- Nobody is perfect in this world. In the case of such criticism, we are ready for a real, constructive dialogue. But we are not ready to accusations, voiced by some politicians, and we appropriately respond to these allegations. The Inter-parliamentary relations between the Azerbaijani Parliament and the European Parliament have been frozen for more than a year. We froze our participation in the Euronest, the Parliamentary Cooperation Committee and other institutions due to the absolutely biased and unfounded resolution of the European Parliament, adopted in September 2015. However, there was no attempt made to hear us, understand our vision and hear what we want to say. In September, a special delegation of MEPs, the members of the Council of Europe and the European Commission was sent to Baku. They managed to revive the relations between the parliaments on the basis of statements adopted by the co-chairs of the Euronest and the Parliamentary Cooperation Committee. Such dialogue is of great importance for solving problems. Meanwhile, I'm not sure that Azerbaijan's issues are more difficult than those of the most EU member states. A lot of things happened, but we have never criticized our partners and have not attempted to use these issues to make, or encourage them to do something. Rather than criticize, we always try to support a settlement of the problems, a constructive dialogue. If we talk about the problems of refugees, we are ready to invite our friends and share our experience with them. We are ready for cooperation on the issues of migration, the fight against terrorism, illegal immigration and organized crime. And we are taking joint actions. Of course, we can blame each other, but if we have problems, we should discuss their through normal diplomatic channels. And we do. In Autumn, we discussed the human rights issue in Baku with the EU representatives in a very friendly, sincere and constructive manner. I think it is the best way to find solutions to problems.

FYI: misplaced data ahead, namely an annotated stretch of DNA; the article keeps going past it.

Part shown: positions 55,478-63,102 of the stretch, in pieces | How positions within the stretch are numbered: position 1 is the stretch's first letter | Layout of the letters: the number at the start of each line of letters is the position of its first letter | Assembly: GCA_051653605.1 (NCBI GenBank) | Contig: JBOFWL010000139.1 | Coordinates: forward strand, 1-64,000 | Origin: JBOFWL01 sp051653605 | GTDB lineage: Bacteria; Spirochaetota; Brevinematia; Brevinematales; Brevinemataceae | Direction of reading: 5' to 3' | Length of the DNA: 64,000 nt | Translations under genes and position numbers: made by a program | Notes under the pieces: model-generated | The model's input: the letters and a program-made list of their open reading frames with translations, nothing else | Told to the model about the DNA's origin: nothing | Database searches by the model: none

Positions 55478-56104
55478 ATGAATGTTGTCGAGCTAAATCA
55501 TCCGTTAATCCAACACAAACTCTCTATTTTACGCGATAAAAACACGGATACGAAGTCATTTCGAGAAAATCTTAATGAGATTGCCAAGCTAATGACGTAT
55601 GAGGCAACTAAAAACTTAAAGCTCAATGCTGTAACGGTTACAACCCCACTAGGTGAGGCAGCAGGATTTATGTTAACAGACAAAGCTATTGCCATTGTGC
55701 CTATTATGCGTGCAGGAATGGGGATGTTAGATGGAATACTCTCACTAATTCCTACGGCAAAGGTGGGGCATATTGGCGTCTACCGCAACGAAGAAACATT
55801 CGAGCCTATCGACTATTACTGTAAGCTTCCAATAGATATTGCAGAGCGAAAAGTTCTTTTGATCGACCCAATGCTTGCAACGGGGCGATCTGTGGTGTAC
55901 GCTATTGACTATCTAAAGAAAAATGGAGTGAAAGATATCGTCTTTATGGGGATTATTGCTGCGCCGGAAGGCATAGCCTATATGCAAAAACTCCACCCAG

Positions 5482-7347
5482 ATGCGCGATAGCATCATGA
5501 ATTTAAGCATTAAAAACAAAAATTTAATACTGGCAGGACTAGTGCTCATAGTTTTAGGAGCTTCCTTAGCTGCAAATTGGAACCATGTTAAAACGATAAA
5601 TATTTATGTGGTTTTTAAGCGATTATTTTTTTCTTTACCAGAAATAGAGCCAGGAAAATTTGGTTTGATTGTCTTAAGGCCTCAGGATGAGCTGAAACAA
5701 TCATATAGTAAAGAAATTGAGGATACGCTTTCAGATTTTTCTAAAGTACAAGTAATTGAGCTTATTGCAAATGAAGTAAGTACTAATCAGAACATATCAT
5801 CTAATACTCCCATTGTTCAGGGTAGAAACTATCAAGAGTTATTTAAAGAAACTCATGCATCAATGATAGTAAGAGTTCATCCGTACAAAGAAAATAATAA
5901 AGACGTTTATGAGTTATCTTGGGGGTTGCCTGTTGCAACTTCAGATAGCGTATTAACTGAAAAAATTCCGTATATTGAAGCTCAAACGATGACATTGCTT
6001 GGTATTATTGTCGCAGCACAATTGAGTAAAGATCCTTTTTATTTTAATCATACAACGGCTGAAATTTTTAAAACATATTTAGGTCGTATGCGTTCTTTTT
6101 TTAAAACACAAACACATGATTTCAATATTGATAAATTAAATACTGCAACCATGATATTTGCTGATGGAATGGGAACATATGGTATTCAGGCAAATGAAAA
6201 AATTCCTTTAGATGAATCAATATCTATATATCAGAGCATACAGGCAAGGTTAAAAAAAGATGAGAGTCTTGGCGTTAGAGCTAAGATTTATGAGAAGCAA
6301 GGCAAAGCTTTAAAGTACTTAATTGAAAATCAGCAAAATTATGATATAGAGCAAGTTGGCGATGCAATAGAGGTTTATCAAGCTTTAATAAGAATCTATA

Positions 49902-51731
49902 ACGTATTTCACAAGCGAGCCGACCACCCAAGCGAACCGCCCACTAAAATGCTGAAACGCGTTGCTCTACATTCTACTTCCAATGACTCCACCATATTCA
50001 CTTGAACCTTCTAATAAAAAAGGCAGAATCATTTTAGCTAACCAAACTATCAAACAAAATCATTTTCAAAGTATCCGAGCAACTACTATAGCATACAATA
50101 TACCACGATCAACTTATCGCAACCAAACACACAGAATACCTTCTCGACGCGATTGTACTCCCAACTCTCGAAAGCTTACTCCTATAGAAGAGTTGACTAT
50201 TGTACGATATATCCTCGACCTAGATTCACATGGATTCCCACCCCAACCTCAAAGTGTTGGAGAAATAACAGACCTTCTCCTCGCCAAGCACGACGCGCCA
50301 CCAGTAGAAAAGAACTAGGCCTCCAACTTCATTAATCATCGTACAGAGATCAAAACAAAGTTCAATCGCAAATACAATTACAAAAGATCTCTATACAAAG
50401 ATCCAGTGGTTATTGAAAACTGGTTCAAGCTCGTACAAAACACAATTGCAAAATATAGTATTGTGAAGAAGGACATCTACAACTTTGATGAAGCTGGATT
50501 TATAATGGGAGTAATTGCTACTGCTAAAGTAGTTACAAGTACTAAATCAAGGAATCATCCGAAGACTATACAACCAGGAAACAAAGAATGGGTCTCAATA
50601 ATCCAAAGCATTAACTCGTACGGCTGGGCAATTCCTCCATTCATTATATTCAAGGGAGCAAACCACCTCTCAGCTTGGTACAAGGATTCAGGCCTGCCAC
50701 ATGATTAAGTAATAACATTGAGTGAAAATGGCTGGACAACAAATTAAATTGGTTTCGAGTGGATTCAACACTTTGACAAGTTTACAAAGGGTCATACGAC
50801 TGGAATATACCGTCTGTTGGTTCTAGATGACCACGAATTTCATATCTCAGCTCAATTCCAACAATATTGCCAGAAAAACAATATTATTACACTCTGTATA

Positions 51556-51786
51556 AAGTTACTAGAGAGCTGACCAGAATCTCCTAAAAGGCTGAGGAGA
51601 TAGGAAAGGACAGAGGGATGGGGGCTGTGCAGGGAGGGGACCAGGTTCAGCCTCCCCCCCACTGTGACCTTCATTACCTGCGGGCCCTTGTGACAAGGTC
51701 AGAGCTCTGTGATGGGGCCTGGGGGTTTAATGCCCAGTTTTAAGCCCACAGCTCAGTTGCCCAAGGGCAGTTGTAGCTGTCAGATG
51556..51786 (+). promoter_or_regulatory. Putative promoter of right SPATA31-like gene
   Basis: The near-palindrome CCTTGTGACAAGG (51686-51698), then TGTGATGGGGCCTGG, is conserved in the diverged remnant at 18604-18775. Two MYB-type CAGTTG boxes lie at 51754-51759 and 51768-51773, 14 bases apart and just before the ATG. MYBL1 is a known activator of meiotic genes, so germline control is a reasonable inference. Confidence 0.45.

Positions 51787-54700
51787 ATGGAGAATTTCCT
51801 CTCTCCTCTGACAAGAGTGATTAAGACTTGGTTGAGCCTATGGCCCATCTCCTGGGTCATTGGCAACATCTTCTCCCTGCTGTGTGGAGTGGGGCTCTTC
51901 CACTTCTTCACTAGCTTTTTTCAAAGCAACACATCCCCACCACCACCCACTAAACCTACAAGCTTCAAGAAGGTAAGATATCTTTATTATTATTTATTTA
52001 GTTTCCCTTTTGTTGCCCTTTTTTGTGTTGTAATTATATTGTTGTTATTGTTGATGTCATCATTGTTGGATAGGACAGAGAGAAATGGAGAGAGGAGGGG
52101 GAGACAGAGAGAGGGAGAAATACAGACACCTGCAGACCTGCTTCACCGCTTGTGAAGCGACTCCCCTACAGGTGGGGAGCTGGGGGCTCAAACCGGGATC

- As well as other countries - exporters of energy resources, Azerbaijan suffered from the volatility of oil prices. What are your country's plans for the development of non-oil and non-gas sector?

- Recently, a roadmap for the so-called post-oil era of Azerbaijan was adopted. Diversification of the economy is one of the major priorities of Azerbaijan in the coming years. Of course, we will continue our activities in the field of energy. This also applies to the Southern Gas Corridor and SOCAR activities in other countries. All the opportunities available to us, such as transport, information technology, agriculture and trade will be used for economic development. We would like to have a robust and constructive dialogue with our friends in the EU, because they have such an experience. They would like to share their vision of what we can do together to achieve the diversification of the economy, to make our state less dependent on oil and gas prices. We can use this approach, and you will see the results very soon.

- There are many forces inside and outside the European Union, which would like to destroy the EU. Is it more valuable for  Azerbaijan to deal with the EU or individual member states?

- In our view, such approach is not critical. We have no problem of bilateral relations with EU member states. We maintain exclusive partnership and friendly relations with the majority of those at the bilateral level, but we are seriously working on the multilateral level. Since 1992, the European Union has allocated 982 million euro to support Azerbaijan. This support has fallen mainly on hard times. Now we do not need money. Now technologies, experience, educational projects, exchanges with the EU institutions are important for us. I am not sure that the Southern Gas Corridor project can be carried out without the cooperation with the EU institutions. Therefore, it is important to work in parallel with the EU institutions and member states. We are working in both directions. Considering the real crises, which the EU is facing, some of them come from outside. Therefore, we suggest our European friends to work together. Azerbaijan is ready for such cooperation in order to protect our native Europe. I think that if the decision is made, we will succeed.